Measuring worker productivity : frameworks and measures

Beaton, Dorcas, Bombardier, Claire, Escorpizo, Reuben, Zhang, Wei, Lacaille, Diane, Boonen, Annelies, Osborne, Richard H., Anis, Aslam H., Strand, C. Vibeke and Tugwell, Peter S. 2009, Measuring worker productivity : frameworks and measures, Journal of rheumatology, vol. 36, no. 9, pp. 2100-2109, doi: 10.3899/jrheum.090366.

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Title Measuring worker productivity : frameworks and measures
Author(s) Beaton, Dorcas
Bombardier, Claire
Escorpizo, Reuben
Zhang, Wei
Lacaille, Diane
Boonen, Annelies
Osborne, Richard H.ORCID iD for Osborne, Richard H.
Anis, Aslam H.
Strand, C. Vibeke
Tugwell, Peter S.
Journal name Journal of rheumatology
Volume number 36
Issue number 9
Start page 2100
End page 2109
Total pages 10
Publisher Journal of Rheumatology Publishing
Place of publication Toronto, Ont
Publication date 2009-09
ISSN 0315-162X
Keyword(s) absenteeism
rheumatoid arthritis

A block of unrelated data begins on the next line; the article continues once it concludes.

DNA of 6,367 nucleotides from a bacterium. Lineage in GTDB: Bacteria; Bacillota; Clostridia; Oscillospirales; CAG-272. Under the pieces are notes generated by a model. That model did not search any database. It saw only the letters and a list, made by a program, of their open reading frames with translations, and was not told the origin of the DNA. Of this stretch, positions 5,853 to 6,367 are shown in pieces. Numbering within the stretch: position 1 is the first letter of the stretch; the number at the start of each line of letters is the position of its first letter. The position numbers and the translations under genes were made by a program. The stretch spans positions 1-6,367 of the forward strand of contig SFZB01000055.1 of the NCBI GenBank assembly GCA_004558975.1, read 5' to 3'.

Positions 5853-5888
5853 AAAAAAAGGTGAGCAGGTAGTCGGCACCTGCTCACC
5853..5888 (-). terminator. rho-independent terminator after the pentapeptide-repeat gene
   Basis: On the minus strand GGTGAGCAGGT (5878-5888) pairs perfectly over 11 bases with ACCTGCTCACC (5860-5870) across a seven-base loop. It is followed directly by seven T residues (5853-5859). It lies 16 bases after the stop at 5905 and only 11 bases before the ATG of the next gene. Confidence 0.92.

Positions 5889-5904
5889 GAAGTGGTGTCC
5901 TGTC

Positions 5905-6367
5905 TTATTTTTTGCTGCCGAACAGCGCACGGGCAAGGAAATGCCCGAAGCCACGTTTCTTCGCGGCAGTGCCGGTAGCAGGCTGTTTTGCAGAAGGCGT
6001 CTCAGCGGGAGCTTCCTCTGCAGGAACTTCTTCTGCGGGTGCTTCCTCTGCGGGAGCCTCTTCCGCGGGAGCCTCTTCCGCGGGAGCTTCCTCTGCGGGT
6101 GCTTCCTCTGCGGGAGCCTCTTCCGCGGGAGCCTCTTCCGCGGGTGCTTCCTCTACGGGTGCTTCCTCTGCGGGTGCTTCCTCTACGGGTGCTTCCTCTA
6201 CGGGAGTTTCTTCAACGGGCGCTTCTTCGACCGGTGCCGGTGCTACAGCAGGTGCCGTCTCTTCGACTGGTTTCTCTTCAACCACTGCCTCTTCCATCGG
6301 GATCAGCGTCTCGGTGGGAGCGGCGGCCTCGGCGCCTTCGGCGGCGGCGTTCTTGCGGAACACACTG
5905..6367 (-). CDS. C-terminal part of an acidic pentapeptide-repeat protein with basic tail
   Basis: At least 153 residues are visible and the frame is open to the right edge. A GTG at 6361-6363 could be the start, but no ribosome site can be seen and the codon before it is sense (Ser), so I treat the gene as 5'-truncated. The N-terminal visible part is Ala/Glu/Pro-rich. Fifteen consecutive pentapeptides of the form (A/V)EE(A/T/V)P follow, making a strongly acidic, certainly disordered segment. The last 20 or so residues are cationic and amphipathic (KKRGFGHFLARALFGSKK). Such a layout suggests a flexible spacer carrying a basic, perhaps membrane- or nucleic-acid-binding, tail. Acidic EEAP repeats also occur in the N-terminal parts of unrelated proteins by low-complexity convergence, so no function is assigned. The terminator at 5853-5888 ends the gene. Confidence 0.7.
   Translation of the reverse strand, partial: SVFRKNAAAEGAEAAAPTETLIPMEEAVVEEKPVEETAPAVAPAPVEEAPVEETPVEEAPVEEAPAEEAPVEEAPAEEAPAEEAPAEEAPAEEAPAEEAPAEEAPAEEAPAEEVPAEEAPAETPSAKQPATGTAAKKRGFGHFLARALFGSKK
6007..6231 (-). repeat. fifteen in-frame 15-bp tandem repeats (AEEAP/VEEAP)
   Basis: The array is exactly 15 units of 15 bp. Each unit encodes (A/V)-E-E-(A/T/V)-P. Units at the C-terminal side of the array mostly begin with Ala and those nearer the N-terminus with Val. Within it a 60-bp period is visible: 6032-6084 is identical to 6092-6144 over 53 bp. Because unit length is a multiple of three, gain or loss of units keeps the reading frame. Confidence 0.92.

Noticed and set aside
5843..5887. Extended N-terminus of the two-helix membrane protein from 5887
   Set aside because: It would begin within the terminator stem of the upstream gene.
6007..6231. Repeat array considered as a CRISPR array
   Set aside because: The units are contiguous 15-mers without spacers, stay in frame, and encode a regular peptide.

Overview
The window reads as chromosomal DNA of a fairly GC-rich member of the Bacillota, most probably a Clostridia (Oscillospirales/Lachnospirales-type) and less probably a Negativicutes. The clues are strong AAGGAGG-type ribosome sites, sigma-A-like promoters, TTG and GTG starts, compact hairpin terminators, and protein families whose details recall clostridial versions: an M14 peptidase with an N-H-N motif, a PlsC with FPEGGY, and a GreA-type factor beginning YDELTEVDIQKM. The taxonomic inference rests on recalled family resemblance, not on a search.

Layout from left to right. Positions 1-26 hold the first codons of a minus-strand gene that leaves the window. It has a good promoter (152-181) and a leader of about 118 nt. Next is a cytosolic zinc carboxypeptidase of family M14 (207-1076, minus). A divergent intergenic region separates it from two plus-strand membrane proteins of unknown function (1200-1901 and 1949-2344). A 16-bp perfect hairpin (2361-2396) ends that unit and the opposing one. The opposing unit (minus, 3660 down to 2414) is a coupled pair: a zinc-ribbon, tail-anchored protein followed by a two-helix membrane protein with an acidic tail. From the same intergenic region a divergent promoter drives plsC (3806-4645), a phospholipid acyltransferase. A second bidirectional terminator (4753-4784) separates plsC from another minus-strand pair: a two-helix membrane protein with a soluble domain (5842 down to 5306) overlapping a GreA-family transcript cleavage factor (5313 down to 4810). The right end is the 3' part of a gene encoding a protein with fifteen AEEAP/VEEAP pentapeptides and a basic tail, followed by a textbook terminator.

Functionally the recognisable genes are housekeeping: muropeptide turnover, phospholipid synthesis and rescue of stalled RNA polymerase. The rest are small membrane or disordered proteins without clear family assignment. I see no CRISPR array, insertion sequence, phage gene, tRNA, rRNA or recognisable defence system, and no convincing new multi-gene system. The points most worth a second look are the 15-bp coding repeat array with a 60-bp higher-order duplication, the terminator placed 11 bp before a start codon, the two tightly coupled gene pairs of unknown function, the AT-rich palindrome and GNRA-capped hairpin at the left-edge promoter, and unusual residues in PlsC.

work productivity
Summary Worker productivity is a combination of time off work (absenteeism) due to an illness and time at work but with reduced levels of productivity while at work (also known as presenteeism). Both can be gathered with a focus on application as a cost indicator and/or as an outcome state for intervention studies. We review the OMERACT worker productivity groups’ progress in evaluating measures of worker productivity for use in arthritis using the OMERACT filter. Attendees at OMERACT 9 strongly endorsed the importance of work as an outcome in arthritis. Consensus was reached (94% endorsement) for fielding a broader array of indicators of absenteeism. Twenty-one measures of at-work productivity loss, ranging from single item indicators to multidimensional scales, were reviewed for measurement properties. No set of at-work productivity measures was endorsed because of variability in the concepts captured, and the need for a better framework for the measurement of worker productivity that also incorporates contextual issues such as job demands and other paid and unpaid life responsibilities. Progress has been made in this area, revealing an ambivalent set of results that directed us back to the need to further define and then contextualize the measurement of worker productivity.
Language eng
DOI 10.3899/jrheum.090366
Field of Research 110322 Rheumatology and Arthritis
Socio Economic Objective 920408 Health Status (e.g. Indicators of Well-Being)
HERDC Research category C1.1 Refereed article in a scholarly journal
Grant ID NHMRC 400391
Copyright notice ©2009, Journal of Rheumatology
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